August 10, 2017
Insurance | QLD
How not to get left carrying the can for someone else’s negligent act but still keep their work!
The expression used to go “you can’t contract out of negligence”. In more recent times the mantra was “you can only contract out of negligence by very clear words and in the absence of those words the court will presume that it is not the intent (this was colloquially known as the “Erect Safe Principle”.)
However, the New South Wales Court of Appeal, the original architect of the “Erect Safe Principle” has recently retreated from that position - declaring that a broadly written indemnity clause will be allowed to “operate on its own terms”.
In CSR Limited v Adecco (Australia) Pty Ltd  NSWCA 121 the court was considering a Adecco labour hire worker injured at CSR’s premises. The worker was injured due to a defective seat supplied to him by CSR. Having been found negligent, CSR sought to transfer their tortious liability back to Adecco on the basis of an indemnity clause found in their Supply Agreement which read:-
23. Notwithstanding any provision of this Agreement, the Supplier indemnifies CSR against
23.2.1 any claim by Temporary Staff for personal injury and/or property damage arising out of or in connection with the performance of Assignment duties where ….
Having found that the contract survived formal expiration by virtue of the parties continuing to act as though the contract was on foot, the Court then held:-
“The words “arising out of” are well recognised as being of broad import. They require some casual or consequential relationship between the subject and the object but do not require the direct or proximate relationship which would be necessary if the expression was “caused by”.
The Court noted a contract entered into in a commercial context should be given a commercial operation and its words not construed in a vacuum. The Court posed the question why would a party require an indemnity unless they wanted protection from liability for their own fault?
As to “Erect Safe Principle” the Court simply said:-
“Each case must clearly stand and fall on the terms of the relevant provision construed in the context of the contract as a whole...having regard to the width of the words in cl23.2…it was sufficient that the occasion for [the injured worker] being at the [CSR] plant was to carry out an Assignment as referred to in cl 23.2. …”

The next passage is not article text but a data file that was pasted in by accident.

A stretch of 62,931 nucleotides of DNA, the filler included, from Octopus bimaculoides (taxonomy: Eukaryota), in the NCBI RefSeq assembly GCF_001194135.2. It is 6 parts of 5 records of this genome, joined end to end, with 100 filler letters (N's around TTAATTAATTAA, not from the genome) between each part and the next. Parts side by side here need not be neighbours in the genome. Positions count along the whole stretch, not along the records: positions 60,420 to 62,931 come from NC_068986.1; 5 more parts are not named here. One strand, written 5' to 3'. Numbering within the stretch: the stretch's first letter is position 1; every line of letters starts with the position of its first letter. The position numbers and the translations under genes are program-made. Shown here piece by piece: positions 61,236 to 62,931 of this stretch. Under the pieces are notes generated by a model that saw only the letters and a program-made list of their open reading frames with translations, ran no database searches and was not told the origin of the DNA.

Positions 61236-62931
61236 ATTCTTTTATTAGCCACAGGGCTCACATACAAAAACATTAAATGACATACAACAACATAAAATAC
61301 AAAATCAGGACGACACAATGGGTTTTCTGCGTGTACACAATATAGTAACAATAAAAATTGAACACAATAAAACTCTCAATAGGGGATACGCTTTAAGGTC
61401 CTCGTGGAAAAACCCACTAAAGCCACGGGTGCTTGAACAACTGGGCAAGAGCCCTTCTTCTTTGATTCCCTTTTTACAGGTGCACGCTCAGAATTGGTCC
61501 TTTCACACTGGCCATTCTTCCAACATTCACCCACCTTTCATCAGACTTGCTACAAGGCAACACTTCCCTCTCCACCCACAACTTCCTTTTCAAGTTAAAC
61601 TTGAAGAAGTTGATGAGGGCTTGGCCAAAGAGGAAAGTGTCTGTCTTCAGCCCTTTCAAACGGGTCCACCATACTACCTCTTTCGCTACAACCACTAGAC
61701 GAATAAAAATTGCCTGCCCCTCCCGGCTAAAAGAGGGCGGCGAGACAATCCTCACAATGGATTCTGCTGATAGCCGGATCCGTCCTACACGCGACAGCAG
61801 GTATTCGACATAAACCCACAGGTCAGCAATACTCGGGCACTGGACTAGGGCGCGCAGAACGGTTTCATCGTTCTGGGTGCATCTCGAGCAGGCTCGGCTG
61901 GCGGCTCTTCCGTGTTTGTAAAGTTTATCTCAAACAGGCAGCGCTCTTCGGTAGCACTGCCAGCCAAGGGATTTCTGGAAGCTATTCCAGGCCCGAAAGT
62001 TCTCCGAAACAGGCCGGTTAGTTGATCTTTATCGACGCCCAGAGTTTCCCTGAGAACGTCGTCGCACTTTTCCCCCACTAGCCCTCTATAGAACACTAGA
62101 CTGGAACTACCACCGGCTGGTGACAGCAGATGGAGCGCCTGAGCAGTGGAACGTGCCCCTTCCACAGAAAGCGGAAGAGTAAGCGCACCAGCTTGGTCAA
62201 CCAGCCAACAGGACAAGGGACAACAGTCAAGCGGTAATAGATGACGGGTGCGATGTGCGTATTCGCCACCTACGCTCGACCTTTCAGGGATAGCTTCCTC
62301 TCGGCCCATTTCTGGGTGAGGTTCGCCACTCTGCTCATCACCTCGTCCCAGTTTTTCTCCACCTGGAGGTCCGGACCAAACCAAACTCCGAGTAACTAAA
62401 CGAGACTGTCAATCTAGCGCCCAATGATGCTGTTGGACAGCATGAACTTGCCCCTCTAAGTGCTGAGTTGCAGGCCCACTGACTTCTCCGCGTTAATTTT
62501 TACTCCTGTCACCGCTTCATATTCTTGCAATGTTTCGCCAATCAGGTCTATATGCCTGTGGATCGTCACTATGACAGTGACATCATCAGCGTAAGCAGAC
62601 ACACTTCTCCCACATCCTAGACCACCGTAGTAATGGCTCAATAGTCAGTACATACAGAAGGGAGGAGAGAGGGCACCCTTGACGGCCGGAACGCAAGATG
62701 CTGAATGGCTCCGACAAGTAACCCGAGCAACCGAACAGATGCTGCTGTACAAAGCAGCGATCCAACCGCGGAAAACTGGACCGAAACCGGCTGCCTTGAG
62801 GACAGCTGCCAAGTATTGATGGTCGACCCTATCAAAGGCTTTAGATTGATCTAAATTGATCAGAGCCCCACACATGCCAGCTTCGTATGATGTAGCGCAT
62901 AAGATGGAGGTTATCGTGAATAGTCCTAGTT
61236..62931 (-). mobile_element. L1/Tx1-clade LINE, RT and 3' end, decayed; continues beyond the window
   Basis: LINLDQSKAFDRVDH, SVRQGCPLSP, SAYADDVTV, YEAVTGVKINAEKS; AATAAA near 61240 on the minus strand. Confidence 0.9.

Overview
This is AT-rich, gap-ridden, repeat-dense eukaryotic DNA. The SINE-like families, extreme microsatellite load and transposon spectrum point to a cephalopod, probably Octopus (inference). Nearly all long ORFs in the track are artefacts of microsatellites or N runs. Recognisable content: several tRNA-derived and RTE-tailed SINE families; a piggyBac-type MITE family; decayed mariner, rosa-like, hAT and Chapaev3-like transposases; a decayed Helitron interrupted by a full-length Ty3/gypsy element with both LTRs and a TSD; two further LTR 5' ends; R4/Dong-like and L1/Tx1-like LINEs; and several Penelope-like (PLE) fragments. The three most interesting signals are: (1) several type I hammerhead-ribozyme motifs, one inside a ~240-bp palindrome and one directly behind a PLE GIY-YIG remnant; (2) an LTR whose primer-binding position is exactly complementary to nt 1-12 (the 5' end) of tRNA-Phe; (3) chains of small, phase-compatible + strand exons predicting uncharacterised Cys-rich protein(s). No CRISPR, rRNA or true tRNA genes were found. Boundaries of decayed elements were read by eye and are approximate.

The Courts, particularly in New South Wales, seem to have resiled from a starting point or “principle” that one party does not intend to indemnify another for their own negligence. If an indemnity is broadly written, it will now be given a broad interpretation unsullied by notions of a presumption against such intent.
If you do not wish to indemnify a party for its own negligence, you should ask that a proportionality clause appear in any indemnity or seek its removal. In any large commercial contract asking for the “fine print” to be reviewed by your lawyers can be a useful circuit breaker when dealing with someone who is insisting “this is our standard document and you should just sign it.”
Remember that your insurance can be lost if you extend, by virtue of a contract, your exposure to a claim beyond what it would have been in negligence. An uninsured loss would see you likely left carrying the can with immediate impact to the bottom line of your business. If you feel you don’t have the bargaining power to insist on changes or to seek legal advice, then you must contact your insurer or broker to ensure you will remain covered for any additional contractual liability you incur.
If you have any concerns about any pro-forma document which contains an indemnity provision or agreement to contact us for a free half an hour consultation to review your position.
 The Court found that the word “where” in the provision was “surplusage” and not relevant to interpretation.